Can you guess why the top sign is illegal and the bottom one is not? It's because he Federal government just doesn't like all caps—and it was forcing cities to rip down perfectly good all-cap signs and replace them with mixed-lettering signs. Until last week, that is—when common sense prevailed, and the Feds backed off on their demand. New York City alone projected the cost of changing the signs to be $27 million. Milwaukee would have needed $5 million. Even if the all-cap signs are harder to read, there is a sane way to handle this. Just replace the all-cap signs with mixed signs when they wear out. Is that so hard? Apparently it is, because it took our Federal government many months to capitulate. At the same time, I do understand that you want uniformity in traffic signs—you wouldn't want red stop signs in Iowa and purple ones in Minnesota. But ripping down a street sign only because it's all-caps? That's just bizarre. The only people in favor of that would be the sign manufacturers... hmmm.. better check their campaign contributions.

Our government's geography test: full of bias and errors

The National Association of Educational Progress is a government organization that tells us how our kids are doing in many subjects, including geography. But digging into the actual standardized test questions reveals some biased politics and bizarre geographic ideas. Let me give you one sample question that our American kids have to answer:
2010 ACTUAL QUESTION: Tropical forests are being destroyed at the rate of at least eleven million hectares each year, an area the size of Pennsylvania. About half of all tropical forests are already gone. Discuss two major reasons for this high rate of tropical deforestation.
OK, this is wrong on so many levels. Let's break it down:
"11 Million hectares destroyed" 
No serious scientist today would validate this number. It dates back to a rough estimate made by a single Brazilian scientist looking at satellite photos of fires in the Amazon—in the 1980s! Yeah, it's a 30-year-old number based on sketchy information. Scientists today put the number at one-tenth that figure.
"...each year."
This implies there is a steady onslaught of rain forest destruction. Not so. There were some bad years in the 1980s, but things have changed radically since then. A report from last year showed a 90 percent drop in lost forest area.
"About half of all tropical forests are already gone"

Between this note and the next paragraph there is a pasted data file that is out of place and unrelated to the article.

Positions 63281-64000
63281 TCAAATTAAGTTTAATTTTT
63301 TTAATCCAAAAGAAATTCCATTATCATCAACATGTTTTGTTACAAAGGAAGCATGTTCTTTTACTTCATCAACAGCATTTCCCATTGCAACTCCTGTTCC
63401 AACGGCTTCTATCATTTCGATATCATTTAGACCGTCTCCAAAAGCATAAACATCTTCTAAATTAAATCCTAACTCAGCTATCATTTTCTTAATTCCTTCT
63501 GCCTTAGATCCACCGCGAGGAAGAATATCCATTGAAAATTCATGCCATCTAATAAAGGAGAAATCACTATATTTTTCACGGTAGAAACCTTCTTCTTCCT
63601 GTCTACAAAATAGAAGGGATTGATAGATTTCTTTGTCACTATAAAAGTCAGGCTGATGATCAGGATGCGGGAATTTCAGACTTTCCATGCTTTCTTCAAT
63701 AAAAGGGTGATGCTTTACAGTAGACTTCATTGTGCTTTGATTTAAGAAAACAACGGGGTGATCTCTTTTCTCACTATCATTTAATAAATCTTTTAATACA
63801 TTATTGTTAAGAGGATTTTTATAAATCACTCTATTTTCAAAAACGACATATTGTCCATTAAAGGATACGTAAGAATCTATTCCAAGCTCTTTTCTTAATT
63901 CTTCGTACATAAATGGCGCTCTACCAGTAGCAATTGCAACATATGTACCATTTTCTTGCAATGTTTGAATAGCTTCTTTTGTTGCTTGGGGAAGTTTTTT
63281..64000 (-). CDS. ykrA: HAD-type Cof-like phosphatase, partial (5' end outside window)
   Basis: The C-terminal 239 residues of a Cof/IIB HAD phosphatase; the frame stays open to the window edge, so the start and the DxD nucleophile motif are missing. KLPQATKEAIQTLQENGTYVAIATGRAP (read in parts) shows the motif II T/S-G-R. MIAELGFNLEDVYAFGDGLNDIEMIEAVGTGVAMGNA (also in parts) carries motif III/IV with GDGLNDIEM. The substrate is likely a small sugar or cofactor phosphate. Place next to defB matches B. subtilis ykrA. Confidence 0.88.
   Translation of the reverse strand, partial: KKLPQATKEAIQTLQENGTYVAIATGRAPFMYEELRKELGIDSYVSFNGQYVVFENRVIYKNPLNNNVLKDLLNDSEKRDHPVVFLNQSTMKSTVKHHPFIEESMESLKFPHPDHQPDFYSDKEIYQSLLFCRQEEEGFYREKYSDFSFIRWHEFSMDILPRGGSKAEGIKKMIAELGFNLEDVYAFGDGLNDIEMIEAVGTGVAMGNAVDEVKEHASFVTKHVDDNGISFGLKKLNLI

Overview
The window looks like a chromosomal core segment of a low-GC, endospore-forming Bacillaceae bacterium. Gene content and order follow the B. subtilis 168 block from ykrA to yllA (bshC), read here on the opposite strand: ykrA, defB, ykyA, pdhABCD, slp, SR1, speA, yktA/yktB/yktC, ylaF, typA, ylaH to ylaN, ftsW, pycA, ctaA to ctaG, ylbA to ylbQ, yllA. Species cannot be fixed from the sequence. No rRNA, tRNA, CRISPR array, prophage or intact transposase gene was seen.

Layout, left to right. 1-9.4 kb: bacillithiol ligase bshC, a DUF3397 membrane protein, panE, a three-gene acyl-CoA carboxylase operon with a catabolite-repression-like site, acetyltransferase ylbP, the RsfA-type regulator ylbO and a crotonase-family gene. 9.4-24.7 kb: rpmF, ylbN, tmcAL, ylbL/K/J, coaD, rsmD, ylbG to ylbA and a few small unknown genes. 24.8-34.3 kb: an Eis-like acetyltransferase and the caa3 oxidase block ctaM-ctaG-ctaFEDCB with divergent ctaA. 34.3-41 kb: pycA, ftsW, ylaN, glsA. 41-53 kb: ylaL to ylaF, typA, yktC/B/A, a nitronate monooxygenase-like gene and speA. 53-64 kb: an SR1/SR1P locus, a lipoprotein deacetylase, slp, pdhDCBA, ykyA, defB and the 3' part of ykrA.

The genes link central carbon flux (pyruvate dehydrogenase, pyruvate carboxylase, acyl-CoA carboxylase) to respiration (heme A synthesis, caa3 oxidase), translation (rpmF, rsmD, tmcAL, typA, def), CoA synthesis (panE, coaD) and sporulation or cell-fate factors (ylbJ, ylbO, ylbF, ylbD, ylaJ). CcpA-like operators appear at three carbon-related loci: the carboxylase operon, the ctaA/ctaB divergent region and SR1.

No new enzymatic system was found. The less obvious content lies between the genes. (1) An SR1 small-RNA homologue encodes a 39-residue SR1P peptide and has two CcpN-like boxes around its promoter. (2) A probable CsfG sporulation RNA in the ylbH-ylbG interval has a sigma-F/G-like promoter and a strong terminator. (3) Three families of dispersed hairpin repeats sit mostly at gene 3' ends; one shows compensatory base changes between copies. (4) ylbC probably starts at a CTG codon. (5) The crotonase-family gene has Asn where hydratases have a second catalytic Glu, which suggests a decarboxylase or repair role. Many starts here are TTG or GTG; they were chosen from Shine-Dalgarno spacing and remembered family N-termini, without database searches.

Why is this sentence here? Seriously; it is absolutely unnecessary. The only reason to include this sentence is to make a political point.
"Tropical Forests"
This seems like an innocent phrase, but it's actually very tricky. Note how the test uses the term "tropical forest" not "tropical rain forest" That's because the test writers know full well that most deforestation in the Amazon is taking place in the chaco (dry forest) which is not an area of biodiversity. The wet tropical forests have a much slower rate of deforestation than chaco land.
"already gone"
Another subtle bias here: The word "already" is unnecessary, added to create a sense of urgency. In truth, deforestation has been going on in the Americas for hundreds of years.

Don't misunderstand—I'm not in favor of deforestation. But a standardized test isn't the place to push a point of view. And this wasn't the only question that had an obvious agenda. You can read through the questions on your own here.

One letter wrong

Yesterday I was driving through Tichigan. Yes, you read that right. There is a small town on Wisconsin named Tichigan. Passing through, I wondered: how many times do they have to say, "It's Tichigan, not Michigan"? It must be exhausting. That made me think there must be other places that are one letter off from famous locations—causing endless confusion. Like the beleaguered folks from Milwaukie, Oregon... or residents of The Dalles, Oregon (who at least have that weird "The" at the beginning to prevent complete confusion with Dallas, Texas). My personal favorite is a small town in Wisconsin named Arkansaw... yeah, with a "w" (above). Of course, the biggest example of this problem is Iran and Iraq; Tim Pawlenty embarrassed himself badly mixing up the two recently. Maybe that's why he left the race. See, geography really is important!